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Biological Trace Element Research
Biol Trace Elem Res. 2010 August; 136(2): 127–139.
Published online 2010 March 3. doi:  10.1007/s12011-010-8608-2
PMCID: PMC2883097

Lead Exposure: A Contributing Cause of the Current Breast Cancer Epidemic in Nigerian Women


Breast cancer incidence in Nigerian women has significantly increased during the past three decades in parallel with the rapid industrialization of that country. This suggested that the associated widespread contamination of the soil and of the water supplies by lead (Pb) and other industrial metals was a major contributing cause. Because of its many domestic, industrial, and automotive uses, Pb is of particular concern as it has been shown to promote the development of mammary tumors in murine mammary tumor virus-infected female C3H mice at levels as low of 0.5 ppm Pb in the drinking water. Lead belongs to the group of selenium-antagonistic elements that interact with selenium (Se), abolishing its anti-carcinogenic effect. Lead on chronic, low-level exposure in addition also accelerates tumor growth rates. Higher levels of Pb were found in blood and head hair samples of newly diagnosed patients with breast cancer, all with infiltrating ductal carcinoma, the most common form of breast cancer in Nigeria, seen at Obafemi Awolowo University, than in cancer-free controls from the same area. Evidence for interactions between Pb and Se was obtained from blood, hair, and tumor biopsy tissue analyses. Furthermore, the Pb levels in hair samples of the patients were directly correlated with the volumes of their tumors, in accord with the tumor growth-promoting effects of Pb. Conversely, Se levels in hair and blood were inversely correlated with the tumor volumes, consistent with the anti-proliferative effects of Se. Several other elements, e.g., Cd, Hg, Cr, Sn, and As, were detected in the scalp hair of the patients and the controls, although at significantly lower levels than those of Pb. However, correlation calculations revealed them also to interact with Se, suggesting that only a fraction of the Se in organs and tissues is actually present in bioactive forms. In metal-exposed subjects, a state of latent Se deficiency may exist, resulting in depressed immune functions and increased cancer susceptibility. Evidence is presented to show that Pb and other metals also interact with iodine, another vitally important essential trace element believed to protect against breast cancer development. Public health programs aiming at lowering the breast cancer risk of Nigerian women thus will have to include effective measures to protect the population from exposures to Pb and other industrial metals that are presently contaminating the environment and the water supplies.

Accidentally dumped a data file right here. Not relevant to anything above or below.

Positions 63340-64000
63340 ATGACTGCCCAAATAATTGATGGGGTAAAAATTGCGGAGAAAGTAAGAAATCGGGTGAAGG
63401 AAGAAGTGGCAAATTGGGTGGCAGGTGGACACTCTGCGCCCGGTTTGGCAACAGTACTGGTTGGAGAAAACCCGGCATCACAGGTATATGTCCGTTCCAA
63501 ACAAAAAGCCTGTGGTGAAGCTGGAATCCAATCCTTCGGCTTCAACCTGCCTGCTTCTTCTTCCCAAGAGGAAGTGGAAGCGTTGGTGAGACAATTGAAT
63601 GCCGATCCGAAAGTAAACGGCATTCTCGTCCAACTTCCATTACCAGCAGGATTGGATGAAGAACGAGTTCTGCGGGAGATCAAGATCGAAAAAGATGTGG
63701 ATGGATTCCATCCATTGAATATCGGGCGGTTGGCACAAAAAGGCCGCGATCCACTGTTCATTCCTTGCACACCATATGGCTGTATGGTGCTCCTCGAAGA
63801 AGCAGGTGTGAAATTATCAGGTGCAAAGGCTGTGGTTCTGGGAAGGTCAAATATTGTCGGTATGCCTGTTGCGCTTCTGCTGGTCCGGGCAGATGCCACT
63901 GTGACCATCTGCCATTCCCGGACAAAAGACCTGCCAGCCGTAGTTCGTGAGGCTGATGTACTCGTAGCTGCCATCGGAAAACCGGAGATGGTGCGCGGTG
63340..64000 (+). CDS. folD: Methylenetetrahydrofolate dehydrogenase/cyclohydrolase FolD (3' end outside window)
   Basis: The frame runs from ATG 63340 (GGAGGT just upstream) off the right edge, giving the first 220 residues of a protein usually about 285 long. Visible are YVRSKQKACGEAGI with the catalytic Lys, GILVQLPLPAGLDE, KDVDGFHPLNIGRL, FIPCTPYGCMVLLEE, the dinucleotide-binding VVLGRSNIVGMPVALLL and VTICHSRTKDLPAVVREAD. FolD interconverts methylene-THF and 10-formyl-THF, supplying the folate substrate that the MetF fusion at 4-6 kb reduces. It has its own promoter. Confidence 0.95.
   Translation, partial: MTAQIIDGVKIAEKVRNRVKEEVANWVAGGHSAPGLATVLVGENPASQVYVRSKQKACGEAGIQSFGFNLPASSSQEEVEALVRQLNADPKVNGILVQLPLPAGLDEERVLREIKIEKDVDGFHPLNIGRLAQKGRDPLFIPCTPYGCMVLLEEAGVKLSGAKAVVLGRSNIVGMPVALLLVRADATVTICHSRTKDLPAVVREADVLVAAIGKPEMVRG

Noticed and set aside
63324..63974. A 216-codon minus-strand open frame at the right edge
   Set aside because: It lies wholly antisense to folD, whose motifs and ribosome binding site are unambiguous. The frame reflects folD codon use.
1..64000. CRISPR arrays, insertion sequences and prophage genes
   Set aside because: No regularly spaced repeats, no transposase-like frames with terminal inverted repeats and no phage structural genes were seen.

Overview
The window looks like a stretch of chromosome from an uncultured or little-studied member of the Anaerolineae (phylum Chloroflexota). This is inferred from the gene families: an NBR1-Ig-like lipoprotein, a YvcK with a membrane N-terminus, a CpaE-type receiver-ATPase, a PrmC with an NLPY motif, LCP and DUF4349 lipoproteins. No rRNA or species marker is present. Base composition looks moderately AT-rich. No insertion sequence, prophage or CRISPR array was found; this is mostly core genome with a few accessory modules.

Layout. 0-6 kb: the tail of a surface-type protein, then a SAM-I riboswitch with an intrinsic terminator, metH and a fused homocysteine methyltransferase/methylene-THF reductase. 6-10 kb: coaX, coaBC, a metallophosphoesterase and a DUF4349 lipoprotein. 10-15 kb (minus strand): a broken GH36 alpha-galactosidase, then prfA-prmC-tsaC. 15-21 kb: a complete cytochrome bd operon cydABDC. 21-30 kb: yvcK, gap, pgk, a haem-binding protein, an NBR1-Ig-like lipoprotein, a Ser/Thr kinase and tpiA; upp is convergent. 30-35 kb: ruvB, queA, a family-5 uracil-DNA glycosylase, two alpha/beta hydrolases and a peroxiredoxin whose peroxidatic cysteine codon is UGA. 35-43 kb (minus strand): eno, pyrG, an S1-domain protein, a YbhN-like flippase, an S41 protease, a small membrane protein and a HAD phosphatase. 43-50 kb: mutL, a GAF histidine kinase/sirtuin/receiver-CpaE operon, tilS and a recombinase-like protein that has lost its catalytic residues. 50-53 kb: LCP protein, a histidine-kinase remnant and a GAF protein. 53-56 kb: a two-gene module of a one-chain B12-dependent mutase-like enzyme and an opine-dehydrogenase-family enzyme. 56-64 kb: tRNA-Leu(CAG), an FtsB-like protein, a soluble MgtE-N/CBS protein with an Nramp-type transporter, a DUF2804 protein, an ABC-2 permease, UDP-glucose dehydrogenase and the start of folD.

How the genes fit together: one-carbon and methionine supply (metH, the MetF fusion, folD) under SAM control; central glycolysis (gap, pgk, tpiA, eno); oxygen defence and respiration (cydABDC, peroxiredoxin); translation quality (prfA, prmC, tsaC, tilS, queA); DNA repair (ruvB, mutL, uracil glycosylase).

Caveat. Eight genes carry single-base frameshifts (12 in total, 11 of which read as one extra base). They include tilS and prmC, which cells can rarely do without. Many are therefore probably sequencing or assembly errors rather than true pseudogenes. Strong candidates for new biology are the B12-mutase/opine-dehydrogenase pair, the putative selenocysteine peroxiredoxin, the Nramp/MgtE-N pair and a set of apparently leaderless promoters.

Keywords: Breast cancer, Lead, Cadmium, Tin, Chromium, Arsenic, Selenium, Iodine, Nigeria, Metal pollution